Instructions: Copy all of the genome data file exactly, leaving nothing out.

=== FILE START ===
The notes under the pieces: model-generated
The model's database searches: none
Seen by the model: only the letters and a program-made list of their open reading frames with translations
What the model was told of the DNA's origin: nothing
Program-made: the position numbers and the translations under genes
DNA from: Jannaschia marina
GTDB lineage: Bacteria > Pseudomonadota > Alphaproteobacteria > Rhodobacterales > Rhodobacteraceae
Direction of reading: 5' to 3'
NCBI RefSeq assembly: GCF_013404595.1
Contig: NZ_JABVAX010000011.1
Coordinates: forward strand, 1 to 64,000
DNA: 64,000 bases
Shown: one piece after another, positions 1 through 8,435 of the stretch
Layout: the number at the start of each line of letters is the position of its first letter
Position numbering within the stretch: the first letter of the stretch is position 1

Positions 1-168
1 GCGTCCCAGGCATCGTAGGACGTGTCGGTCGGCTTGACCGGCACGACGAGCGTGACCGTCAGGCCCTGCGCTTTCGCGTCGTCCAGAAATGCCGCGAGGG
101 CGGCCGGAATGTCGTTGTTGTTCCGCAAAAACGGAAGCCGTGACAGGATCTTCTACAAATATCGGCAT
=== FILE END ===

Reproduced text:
The notes under the pieces: model-generated
The model's database searches: none
Seen by the model: only the letters and a program-made list of their open reading frames with translations
What the model was told of the DNA's origin: nothing
Program-made: the position numbers and the translations under genes
DNA from: Jannaschia marina
GTDB lineage: Bacteria > Pseudomonadota > Alphaproteobacteria > Rhodobacterales > Rhodobacteraceae
Direction of reading: 5' to 3'
NCBI RefSeq assembly: GCF_013404595.1
Contig: NZ_JABVAX010000011.1
Coordinates: forward strand, 1 to 64,000
DNA: 64,000 bases
Shown: one piece after another, positions 1 through 8,435 of the stretch
Layout: the number at the start of each line of letters is the position of its first letter
Position numbering within the stretch: the first letter of the stretch is position 1

Positions 1-168
1 GCGTCCCAGGCATCGTAGGACGTGTCGGTCGGCTTGACCGGCACGACGAGCGTGACCGTCAGGCCCTGCGCTTTCGCGTCGTCCAGAAATGCCGCGAGGG
101 CGGCCGGAATGTCGTTGTTGTTCCGCAAAAACGGAAGCCGTGACAGGATCTTCTACAAATATCGGCAT